Lead is a soft metal that is toxic to the brain and nervous system of a developing fetus and child. It is most often found in old paint, the pipes of old homes built before the mid-1950s, and some consumer products.

  • Lead exposure (even at low levels) can affect children’s brain and nervous system development, resulting in decreased intelligence and behavioural problems.
  • Lead can cross the placenta and affect fetal brain and nervous system development in pregnant women exposed to lead.
  • Lead has been linked to high blood pressure, and kidney and reproductive problems in adults.
  • High-level lead exposure in children can result in severe illness (e.g., from eating paint chips or swallowing a piece of jewellery containing lead).
  • If the lead-based paint is in good condition, it does not need to be removed. Paint over it or cover it with wallpaper.
  • If the old paint is peeling, don’t sand, scrap or vacuum the paint chips because this creates lead dust. Remove loose paint chips with a wet cloth and dispose of them as hazardous waste. Have damaged areas fixed by a professional or report the problem to your property owner.
  • Pregnant women and children should stay away from areas under renovation until work is finished and the area is clean.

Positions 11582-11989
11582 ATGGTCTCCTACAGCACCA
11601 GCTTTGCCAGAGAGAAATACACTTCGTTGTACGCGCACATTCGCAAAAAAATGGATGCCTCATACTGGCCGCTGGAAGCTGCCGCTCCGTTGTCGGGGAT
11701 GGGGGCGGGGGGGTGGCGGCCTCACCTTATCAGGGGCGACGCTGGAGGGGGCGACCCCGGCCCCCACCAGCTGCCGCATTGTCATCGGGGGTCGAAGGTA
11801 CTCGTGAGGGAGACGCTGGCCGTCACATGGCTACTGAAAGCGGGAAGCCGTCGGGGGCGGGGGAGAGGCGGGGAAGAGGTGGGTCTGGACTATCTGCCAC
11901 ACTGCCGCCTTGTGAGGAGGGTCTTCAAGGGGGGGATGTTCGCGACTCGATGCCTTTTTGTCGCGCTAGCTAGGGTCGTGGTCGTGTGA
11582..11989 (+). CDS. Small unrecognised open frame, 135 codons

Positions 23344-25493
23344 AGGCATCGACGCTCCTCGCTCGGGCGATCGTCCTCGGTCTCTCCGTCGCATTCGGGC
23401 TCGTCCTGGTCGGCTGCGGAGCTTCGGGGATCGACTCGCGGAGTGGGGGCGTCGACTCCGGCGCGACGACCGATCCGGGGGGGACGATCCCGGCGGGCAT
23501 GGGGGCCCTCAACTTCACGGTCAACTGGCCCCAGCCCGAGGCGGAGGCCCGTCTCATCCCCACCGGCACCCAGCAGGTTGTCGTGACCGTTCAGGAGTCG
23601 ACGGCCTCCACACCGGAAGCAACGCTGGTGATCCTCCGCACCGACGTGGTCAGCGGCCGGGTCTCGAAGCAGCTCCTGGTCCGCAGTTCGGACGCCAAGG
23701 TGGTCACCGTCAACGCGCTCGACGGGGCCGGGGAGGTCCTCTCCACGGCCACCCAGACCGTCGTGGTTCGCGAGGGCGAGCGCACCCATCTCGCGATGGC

• Keep play areas dust-free dust with a wet cloth frequently, and wash your dust mops separately from other laundry.
  • Encourage children to wash their hands, especially before eating and at bedtime.
  • Older toys may contain lead especially if they do not indicate that they are lead-free. Some imported toys also may contain lead. Choose unpainted toys for infants and young children to avoid lead exposure (by putting the toys in their mouths).
  • Do not let children suck on painted surfaces or costume jewelry, especially if the jewelry is dull grey, heavy and can make a mark when drawn on paper because it may contain lead.
  • If you are pregnant, avoid hobbies that involve lead such as painting, glazing pottery, and stained-glass making. Keep young children away from areas in the home where these hobbies take place until all the surfaces are wet mopped.
  • Check for product safety warnings, advisories and recalls on the Health Canada Consumer Product Safety Website.
  • Do not store or serve food or drinks in lead crystal containers or foreign-made pottery or ceramics because they may contain lead.
  • Some imported folk remedies and ayurvedic medicines from India, Mexico, Asia, Africa, and the Middle East may contain lead. Avoid these remedies or check the Health Canada website for advisories if you are not sure whether a folk medicine contains lead.
  • Use spices purchased from grocery stores in Canada. Packages should be clearly labelled with the brand and content.
  • If a workplace uses materials that may contain lead, ask the Occupational Health and Safety Officer to find out about precautions for reducing exposure.